”No woman can be called barren these days for there are numerous modern medical means to make her produce a baby.”
About 1 in 7 couples can have some problems conceiving a baby. However, over 8 in 10 couples having regular sex (every two to three days) will conceive within one year if the woman is aged less than 40 years. In addition, of those couples who do not conceive in the first year, about half will do so in the second year.
There are various causes of infertility, both in men and in women. However, there will be no reason found for the infertility in about 3 in 10 cases. In around 4 out of 10 cases disorders are found in both the man and the woman. Some reasons are easier to treat than others.
What is infertility?
Infertility means difficulty in conceiving (becoming pregnant) despite having regular sex when not using contraception. There is no definite cut-off point to say when a couple is infertile. However, Doctors usually say that a couple is infertile if they have not conceived in two years, despite regular sexual intercourse. Not producing eggs (ovulating) is the cause of problems in about 3 in 10 couples. Fallopian tube, neck of the womb (cervix) or womb (uterine) problems are the cause in about 2 in 10 couples with infertility.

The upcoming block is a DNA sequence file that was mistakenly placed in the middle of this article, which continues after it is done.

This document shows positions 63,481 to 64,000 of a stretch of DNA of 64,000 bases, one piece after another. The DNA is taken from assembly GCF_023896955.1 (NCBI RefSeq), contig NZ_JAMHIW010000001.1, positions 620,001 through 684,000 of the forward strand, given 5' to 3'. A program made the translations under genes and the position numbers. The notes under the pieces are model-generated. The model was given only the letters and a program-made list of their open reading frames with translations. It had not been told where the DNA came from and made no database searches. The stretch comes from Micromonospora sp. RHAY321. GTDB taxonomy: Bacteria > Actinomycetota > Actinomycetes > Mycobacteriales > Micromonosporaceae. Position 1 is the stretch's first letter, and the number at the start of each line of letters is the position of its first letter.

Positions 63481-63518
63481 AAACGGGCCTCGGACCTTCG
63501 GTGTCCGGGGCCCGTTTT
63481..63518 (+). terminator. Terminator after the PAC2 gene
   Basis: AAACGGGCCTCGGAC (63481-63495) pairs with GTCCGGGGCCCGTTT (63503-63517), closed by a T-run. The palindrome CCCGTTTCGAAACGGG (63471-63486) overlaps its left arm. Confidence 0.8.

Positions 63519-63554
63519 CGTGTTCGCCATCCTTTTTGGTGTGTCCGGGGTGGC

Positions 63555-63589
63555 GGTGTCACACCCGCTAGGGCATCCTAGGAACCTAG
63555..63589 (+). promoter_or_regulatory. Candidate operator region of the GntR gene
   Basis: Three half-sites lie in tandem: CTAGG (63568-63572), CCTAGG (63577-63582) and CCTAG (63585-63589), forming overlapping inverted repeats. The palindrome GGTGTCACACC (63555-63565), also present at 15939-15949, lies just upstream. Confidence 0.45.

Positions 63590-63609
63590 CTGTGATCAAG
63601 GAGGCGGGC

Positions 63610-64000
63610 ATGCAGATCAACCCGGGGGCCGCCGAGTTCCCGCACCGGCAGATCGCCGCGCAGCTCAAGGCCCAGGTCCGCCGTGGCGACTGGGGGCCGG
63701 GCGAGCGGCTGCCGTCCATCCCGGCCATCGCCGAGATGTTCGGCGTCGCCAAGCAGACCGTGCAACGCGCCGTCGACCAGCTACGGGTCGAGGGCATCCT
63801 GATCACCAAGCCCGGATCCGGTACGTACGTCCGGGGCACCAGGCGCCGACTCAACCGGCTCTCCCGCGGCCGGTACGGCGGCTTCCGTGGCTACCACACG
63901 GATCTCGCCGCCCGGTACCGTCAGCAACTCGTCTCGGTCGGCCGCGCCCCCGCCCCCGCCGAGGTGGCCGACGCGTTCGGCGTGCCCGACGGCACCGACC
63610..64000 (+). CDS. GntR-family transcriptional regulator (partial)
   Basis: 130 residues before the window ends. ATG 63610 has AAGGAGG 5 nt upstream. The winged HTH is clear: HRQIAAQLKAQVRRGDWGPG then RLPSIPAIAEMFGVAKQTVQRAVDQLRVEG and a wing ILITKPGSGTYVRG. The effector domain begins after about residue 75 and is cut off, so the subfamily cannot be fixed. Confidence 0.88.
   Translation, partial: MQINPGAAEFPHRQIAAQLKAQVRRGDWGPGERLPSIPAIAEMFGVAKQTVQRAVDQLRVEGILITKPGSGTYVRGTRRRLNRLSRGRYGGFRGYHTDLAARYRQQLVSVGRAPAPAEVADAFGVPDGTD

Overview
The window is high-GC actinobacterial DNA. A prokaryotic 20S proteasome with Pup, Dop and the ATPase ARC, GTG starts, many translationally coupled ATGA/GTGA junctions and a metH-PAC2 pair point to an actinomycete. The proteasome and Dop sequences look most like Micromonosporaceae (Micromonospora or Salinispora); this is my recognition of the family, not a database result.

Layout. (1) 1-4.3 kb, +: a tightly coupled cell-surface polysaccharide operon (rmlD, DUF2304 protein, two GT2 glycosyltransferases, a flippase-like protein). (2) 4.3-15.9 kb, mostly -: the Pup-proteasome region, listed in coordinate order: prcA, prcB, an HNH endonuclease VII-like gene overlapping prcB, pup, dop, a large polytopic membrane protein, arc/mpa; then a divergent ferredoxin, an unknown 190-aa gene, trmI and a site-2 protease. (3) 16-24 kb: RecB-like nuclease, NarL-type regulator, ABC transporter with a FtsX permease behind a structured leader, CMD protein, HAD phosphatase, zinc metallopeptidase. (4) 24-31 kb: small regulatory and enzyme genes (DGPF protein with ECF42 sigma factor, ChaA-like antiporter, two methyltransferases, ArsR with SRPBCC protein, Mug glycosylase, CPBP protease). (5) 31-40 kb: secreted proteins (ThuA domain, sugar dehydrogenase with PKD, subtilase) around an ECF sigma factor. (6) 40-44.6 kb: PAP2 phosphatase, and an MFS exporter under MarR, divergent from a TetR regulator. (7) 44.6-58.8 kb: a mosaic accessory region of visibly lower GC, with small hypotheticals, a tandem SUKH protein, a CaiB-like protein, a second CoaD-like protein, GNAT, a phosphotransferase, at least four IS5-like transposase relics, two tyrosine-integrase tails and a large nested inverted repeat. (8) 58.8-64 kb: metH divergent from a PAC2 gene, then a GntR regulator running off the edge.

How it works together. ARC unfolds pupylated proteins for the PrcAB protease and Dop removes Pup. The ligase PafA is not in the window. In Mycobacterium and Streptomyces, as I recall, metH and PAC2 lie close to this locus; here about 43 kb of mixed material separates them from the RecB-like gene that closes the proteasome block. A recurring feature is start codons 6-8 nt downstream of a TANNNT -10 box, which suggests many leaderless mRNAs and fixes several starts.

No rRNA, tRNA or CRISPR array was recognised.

The most common reason for male infertility is a problem with sperm, due to an unknown cause. The sperm may be reduced in number, less mobile (less able to swim forwards), and/or be abnormal in their form. No cause can be found in about 3 in 10 couples with infertility.
Older women tend to be less fertile than younger women. The fall off of fertility seems to be greatest once you have past your middle 30s. For women aged 35-39, the chance of conceiving is about half that of women aged 19-26. It is also thought that men over the age of 35 are half as likely to achieve a pregnancy when compared with men younger than 25. Stress can be a factor. If the male or the female partner is stressed, this can affect libido and how often the couple has sex.